3 minute read

From The Secretary


Although summer may be short, it’s always an exciting season with lots of activities. Here at the DNR, we are quite busy and have lots of good news to share.

This past August, we were again at the Wisconsin State Fair celebrating all things outdoors with our “OutWiGo” themed exhibit focused on recreation across the state. It was great to see so many of you stop by for a visit, and we hope to see you again next year.

Meanwhile, Gov. Tony Evers recently announced more than $4.5 million in funding for conservation projects across Wisconsin with significant importance to several communities, conservation and natural resource protection and the state’s multibilliondollar outdoor recreation economy.

The initial projects that led to the investments were submitted to the Joint Committee on Finance by the DNR to be partially funded through the Knowles-Nelson Stewardship Program but had yet to receive funding. The governor’s investment, funded by the state's allocation of the American Rescue Plan Act, is supporting projects led by the Ozaukee Washington Land Trust, Milwaukee Public Schools Outdoor Spaces and Caroline Lake Preserve (Ashland County), plus land acquisition in the Town of Nashville (Forest County) and Sand Creek (Bayfield County).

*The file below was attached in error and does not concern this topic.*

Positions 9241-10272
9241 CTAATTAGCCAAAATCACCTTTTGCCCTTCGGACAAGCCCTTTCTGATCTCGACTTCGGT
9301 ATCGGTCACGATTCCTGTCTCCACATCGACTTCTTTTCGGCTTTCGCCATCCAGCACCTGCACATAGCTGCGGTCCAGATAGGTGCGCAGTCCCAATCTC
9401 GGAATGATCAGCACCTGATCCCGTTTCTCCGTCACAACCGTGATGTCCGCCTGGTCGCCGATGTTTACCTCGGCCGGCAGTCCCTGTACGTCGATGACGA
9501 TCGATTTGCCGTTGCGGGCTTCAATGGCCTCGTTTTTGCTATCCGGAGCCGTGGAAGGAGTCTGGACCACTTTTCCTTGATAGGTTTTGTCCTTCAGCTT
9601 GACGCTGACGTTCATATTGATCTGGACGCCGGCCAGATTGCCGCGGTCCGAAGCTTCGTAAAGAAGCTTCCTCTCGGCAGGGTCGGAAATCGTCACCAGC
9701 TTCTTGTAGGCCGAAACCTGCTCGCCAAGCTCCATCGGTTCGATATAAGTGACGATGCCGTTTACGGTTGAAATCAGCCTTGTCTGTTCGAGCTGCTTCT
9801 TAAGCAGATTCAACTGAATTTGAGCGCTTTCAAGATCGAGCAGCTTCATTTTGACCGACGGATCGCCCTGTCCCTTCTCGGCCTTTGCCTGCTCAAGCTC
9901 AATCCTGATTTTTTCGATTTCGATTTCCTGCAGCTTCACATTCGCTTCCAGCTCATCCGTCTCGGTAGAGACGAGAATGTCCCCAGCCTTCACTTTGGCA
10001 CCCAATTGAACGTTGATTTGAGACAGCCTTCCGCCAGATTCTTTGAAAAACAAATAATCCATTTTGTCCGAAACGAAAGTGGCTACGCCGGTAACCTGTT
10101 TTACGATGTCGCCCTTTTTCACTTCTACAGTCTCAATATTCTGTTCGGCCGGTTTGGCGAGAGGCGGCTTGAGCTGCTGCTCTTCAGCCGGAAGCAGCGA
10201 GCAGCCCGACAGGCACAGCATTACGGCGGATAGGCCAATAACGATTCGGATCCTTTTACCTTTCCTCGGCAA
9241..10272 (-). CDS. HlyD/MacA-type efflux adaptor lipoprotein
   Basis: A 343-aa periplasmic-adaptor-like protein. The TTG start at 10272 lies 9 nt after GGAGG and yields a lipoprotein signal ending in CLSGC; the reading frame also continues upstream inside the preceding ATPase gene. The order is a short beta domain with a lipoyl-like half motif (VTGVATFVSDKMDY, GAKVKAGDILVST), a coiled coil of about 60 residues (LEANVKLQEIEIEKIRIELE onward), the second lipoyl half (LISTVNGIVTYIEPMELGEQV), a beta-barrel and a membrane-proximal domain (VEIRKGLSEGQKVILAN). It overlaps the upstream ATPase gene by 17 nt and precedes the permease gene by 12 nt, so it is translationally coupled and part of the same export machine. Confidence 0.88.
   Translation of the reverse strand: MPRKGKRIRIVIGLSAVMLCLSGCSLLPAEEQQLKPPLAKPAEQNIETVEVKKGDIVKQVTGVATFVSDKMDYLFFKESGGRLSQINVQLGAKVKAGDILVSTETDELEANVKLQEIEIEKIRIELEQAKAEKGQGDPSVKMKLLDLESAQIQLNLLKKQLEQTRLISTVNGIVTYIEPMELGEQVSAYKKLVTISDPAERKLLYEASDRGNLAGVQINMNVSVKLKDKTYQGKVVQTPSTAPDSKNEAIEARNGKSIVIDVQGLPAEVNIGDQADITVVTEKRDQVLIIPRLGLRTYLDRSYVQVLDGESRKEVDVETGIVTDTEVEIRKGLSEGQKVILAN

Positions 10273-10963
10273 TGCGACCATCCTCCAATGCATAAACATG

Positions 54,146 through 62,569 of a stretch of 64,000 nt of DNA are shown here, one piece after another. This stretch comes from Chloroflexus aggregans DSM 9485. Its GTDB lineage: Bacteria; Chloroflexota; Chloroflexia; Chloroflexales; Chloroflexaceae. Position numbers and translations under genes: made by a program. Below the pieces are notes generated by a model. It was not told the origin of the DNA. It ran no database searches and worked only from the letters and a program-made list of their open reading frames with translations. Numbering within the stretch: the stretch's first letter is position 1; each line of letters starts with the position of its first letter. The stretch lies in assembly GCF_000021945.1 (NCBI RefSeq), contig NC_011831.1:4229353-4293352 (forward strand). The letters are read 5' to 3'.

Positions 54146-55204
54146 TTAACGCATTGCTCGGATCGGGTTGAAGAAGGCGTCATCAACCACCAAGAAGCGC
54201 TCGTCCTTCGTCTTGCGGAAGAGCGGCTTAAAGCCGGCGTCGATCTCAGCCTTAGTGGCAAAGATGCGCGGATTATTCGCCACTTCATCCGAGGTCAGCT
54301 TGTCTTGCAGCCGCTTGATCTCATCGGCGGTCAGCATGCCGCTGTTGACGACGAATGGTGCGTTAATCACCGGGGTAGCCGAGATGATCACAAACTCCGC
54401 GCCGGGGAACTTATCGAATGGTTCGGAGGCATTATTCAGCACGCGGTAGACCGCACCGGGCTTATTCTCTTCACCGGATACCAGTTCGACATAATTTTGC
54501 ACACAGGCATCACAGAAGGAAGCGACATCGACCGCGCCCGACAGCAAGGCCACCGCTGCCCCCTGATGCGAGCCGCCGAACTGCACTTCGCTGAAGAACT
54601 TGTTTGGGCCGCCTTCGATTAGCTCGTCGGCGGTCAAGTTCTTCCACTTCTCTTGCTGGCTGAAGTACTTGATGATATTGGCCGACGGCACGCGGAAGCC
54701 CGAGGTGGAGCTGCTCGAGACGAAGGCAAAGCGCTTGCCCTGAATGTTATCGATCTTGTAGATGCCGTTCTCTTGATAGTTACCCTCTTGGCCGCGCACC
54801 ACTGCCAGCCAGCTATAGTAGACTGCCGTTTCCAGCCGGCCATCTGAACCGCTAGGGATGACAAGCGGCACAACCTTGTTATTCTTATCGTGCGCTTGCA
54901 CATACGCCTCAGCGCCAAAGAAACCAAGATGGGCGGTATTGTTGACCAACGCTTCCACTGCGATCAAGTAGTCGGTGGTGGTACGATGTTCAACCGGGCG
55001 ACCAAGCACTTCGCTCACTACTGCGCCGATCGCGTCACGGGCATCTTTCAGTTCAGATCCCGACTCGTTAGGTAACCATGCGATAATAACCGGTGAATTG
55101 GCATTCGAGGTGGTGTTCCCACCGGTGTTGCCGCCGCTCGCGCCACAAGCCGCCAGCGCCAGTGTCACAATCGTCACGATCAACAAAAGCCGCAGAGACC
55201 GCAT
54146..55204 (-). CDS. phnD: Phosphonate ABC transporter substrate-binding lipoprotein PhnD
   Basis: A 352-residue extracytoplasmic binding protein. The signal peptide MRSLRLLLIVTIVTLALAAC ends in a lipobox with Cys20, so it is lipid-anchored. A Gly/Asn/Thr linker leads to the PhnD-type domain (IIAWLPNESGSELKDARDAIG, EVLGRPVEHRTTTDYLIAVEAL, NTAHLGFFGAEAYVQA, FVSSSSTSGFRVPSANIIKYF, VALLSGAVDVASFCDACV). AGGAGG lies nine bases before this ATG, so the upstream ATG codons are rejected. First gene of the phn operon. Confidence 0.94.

Gov. Evers also announced the Wisconsin PFAS Action Council released its 2022 PFAS Action Plan Progress Report. As part of the Year of Clean Drinking Water, Gov. Evers created the council in 2019. Comprised of nearly 20 state agencies and the University of Wisconsin System, the council is charged with developing a state action plan to respond to per- and polyfluoroalkyl substances (PFAS) in Wisconsin. The 2022 PFAS Action Plan Progress Report provides updates on PFAS action under the Evers administration and recommendations for continued future action.

This summer, the Wisconsin Groundwater Coordinating Council also shared key recommendations for protecting and preserving vital groundwater resources in its 2022 annual report to the Wisconsin State Legislature. The recommendations focus on setting new and revised health-based groundwater standards and evaluating and addressing drinking water contamination from nitrates and PFAS chemicals.

Both reports are available on the DNR website at dnr.wi.gov.

Wisconsin has a long and proud history of groundwater protection. Wisconsin’s groundwater law, adopted in 1983, is held up as one of the nation’s model environmental laws in part because of its robust, science-based process for protecting the quality of our groundwater and public health.

As I have said many times before, Wisconsin truly has something special. The DNR remains steadfast in its commitment to protecting the great people of Wisconsin and our natural resources.

As the leaves begin to change and a new season approaches, this issue has an array of ideas for you to enjoy the autumn colors and learn more about our state’s wonderful offerings. I encourage you to find your adventure this fall and go wild in Wisconsin!